David Zwirner is pleased to present an exhibition of new paintings by Neo Rauch. On view at the gallery’s London location, this marks the German artist’s debut solo presentation in the UK. Widely recognized for his distinctive combination of figurative painting and surrealist abstraction, his work has been represented by David Zwirner since 2000.
Born in 1960 in Leipzig, Rauch spent his youth in the Eastern Bloc at a time when Socialist realism was the predominant aesthetic. As a reaction, he developed his own highly individual style, which came to symbolize a broader generational break with the existing canon. His enigmatic compositions employ a personal iconography of human characters, animals, and hybrids within familiar-looking but imaginary settings. They frequently incorporate references to the creative process, music, and manual labor, but ultimately eschew fixed meaning. The artist’s treatment of scale is deliberately arbitrary and non-perspectival, and often seems to allude to different time zones or planes of existence.
This exhibition brings together large and small format paintings in which figures are depicted against backdrops of suburban architecture, industrial structures, and a dimly lit interior. While Rauch develops each work instinctively without a preconceived idea of the finished result, there is visual coherence to the overall group of paintings on view, both in their similar palettes of strong, complementary colors as well as in recurring subjects, such as fire, the seamless integration of organic and non-organic forms, and dramatic, saturated skies.
The multiple storylines that characterize the large-scale works in particular, combined with their striking use of light and emphasis on the human figure, evoke Old Master painting. In Rauch’s case, however, the compositions emerge like self-contained fables, whose subjects are beyond immediate grasp. Episodes of repetition within a single work reinforce the impression of dreamlike narratives. One canvas, Der Auftakt, shows a winged man in a suit posing for an artist, while a percussionist, wearing a horned hat, appears three times; in Der Störfall, in which an immobile nude body is tended to, a boy with a torch can be seen twice. Die Forderung depicts the same modern-day building from slightly different perspectives, as several men in clothes from bygone times crowd the foreground; and numerous intersecting lines in Zustrom repeat the symbol of the cross within a sunny, pastoral setting. Defying a traditional sense of realism while retaining a degree of plausibility, these paintings create their own mythologies.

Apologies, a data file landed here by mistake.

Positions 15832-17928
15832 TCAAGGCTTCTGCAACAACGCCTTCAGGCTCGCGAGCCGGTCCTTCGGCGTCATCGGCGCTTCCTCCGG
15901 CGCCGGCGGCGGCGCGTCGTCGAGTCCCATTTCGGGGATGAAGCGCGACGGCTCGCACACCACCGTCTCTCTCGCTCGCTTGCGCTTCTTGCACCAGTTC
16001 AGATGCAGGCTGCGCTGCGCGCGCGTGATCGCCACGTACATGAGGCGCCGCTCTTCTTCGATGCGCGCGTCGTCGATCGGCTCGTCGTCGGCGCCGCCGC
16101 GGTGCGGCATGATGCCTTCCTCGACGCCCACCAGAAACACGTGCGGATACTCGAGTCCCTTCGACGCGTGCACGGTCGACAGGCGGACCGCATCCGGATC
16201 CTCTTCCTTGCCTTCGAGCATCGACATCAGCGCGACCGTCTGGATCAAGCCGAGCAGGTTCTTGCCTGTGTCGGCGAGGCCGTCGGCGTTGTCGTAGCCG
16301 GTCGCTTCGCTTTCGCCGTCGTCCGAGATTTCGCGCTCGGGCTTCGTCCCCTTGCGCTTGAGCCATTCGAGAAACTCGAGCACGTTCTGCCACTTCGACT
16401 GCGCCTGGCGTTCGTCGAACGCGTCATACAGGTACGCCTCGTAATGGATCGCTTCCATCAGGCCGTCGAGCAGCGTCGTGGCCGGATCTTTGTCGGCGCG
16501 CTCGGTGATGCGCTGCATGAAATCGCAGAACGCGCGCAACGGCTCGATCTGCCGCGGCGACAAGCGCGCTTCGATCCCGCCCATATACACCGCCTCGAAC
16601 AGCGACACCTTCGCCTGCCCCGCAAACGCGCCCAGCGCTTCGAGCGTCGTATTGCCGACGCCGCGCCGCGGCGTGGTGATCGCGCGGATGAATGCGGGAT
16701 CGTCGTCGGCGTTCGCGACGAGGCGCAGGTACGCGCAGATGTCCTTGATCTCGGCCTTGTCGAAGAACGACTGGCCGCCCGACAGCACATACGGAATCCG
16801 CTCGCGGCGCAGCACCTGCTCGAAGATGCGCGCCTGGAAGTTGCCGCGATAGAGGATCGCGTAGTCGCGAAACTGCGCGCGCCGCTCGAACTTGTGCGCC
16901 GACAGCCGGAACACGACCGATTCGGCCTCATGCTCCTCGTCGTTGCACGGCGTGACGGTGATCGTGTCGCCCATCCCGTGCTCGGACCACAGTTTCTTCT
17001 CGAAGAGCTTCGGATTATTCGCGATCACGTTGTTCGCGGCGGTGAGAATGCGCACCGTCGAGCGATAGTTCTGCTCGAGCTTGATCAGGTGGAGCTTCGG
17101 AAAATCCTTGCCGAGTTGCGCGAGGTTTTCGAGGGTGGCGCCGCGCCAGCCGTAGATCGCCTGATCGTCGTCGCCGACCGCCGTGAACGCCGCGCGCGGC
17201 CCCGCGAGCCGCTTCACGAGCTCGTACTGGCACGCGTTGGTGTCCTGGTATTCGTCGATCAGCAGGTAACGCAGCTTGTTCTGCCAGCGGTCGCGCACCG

Neo Rauch lives and works in Leipzig, where he studied at the Hochschule für Grafik und Buchkunst. Since 2000, his work has been represented by David Zwirner. Previous solo exhibitions at the gallery in New York include At the Well (2014), Heilstätten (2011), Neo Rauch (2008), Renegaten (2005), Neo Rauch (2002), and Neo Rauch (2000), which marked his United States debut.
Rauch’s work has been the subject of solo exhibitions at prominent institutions internationally, most recently in 2013 at BOZAR – Centre for Fine Arts in Brussels. In 2010, his first major museum survey was co-hosted by the Museum der Bildenden Künste Leipzig and the Pinakothek der Moderne, Munich. A version of this survey was shown at the Zachęta National Gallery of Art, Warsaw in 2011. Other venues which have presented solo exhibitions over the past decade include the Kunstsammlungen Chemnitz, Germany (2012); Museum Frieder Burda, Baden-Baden, Germany; Essl Museum, Klosterneuburg, Austria (both 2011); The Metropolitan Museum of Art, New York; Galerie Rudolfinum, Prague (both 2007); Musée d’art contemporain de Montréal; Kunstmuseum Wolfsburg, Germany (both 2006); Centro de Arte Contemporáneo de Málaga, Spain (2005); Albertina, Vienna (2004); and the Bonnefantenmuseum, Maastricht, The Netherlands (2002).
The Grafikstiftung Neo Rauch opened in June 2012 in the artist’s hometown of Aschersleben, Germany. The foundation is dedicated to maintaining and preserving Rauch’s entire graphic oeuvre.
Museum collections which hold works by the artist include the Gemeentemuseum, The Hague; Hamburger Bahnhof – Museum für Gegenwart, Berlin; Kunstmuseum Wolfsburg, Germany; The Metropolitan Museum of Art, New York; Museum der Bildenden Künste Leipzig; Museum Ludwig, Cologne; The Museum of Modern Art, New York; Pinakothek der Moderne, Munich; Solomon R. Guggenheim Museum, New York; and the Stedelijk Museum, Amsterdam.